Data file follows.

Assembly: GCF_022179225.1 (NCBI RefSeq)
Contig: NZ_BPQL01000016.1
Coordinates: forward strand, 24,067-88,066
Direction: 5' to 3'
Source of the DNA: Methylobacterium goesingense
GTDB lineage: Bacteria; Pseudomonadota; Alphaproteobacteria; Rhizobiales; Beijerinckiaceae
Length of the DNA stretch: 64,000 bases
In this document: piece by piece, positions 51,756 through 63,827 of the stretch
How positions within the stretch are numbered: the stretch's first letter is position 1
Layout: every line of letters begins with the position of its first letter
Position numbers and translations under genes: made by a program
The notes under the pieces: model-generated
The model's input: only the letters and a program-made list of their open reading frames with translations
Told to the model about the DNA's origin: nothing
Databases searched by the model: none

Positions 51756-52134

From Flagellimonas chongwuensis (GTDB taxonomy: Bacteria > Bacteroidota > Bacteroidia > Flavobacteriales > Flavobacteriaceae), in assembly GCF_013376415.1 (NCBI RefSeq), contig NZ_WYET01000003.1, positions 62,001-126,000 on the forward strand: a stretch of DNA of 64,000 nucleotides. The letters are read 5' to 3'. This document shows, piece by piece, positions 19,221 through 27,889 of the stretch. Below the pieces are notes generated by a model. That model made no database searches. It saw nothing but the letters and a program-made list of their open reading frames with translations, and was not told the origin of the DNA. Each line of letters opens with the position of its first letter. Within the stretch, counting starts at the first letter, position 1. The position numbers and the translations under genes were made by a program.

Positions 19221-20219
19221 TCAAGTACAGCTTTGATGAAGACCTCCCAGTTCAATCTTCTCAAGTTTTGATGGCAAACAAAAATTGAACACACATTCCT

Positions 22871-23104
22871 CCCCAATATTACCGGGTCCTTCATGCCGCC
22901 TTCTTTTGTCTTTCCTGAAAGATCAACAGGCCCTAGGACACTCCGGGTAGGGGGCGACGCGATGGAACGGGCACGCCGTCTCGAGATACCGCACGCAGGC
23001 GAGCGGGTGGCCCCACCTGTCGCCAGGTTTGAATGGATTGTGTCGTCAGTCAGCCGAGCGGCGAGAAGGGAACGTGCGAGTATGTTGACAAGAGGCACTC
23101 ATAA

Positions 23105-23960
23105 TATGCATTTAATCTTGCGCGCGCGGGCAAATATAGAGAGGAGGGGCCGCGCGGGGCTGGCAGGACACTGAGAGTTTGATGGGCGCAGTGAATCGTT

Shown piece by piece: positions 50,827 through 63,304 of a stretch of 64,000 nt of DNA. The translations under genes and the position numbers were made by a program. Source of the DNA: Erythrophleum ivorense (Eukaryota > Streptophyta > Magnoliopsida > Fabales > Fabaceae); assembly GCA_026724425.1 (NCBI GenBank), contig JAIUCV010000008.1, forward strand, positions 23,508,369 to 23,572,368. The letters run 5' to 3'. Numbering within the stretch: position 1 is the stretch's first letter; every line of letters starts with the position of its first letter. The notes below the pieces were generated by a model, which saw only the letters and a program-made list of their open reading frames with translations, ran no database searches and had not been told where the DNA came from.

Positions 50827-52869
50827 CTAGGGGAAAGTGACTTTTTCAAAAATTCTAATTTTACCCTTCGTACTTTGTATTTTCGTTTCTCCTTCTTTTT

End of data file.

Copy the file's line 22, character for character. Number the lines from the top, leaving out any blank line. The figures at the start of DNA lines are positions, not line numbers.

22901 TTCTTTTGTCTTTCCTGAAAGATCAACAGGCCCTAGGACACTCCGGGTAGGGGGCGACGCGATGGAACGGGCACGCCGTCTCGAGATACCGCACGCAGGC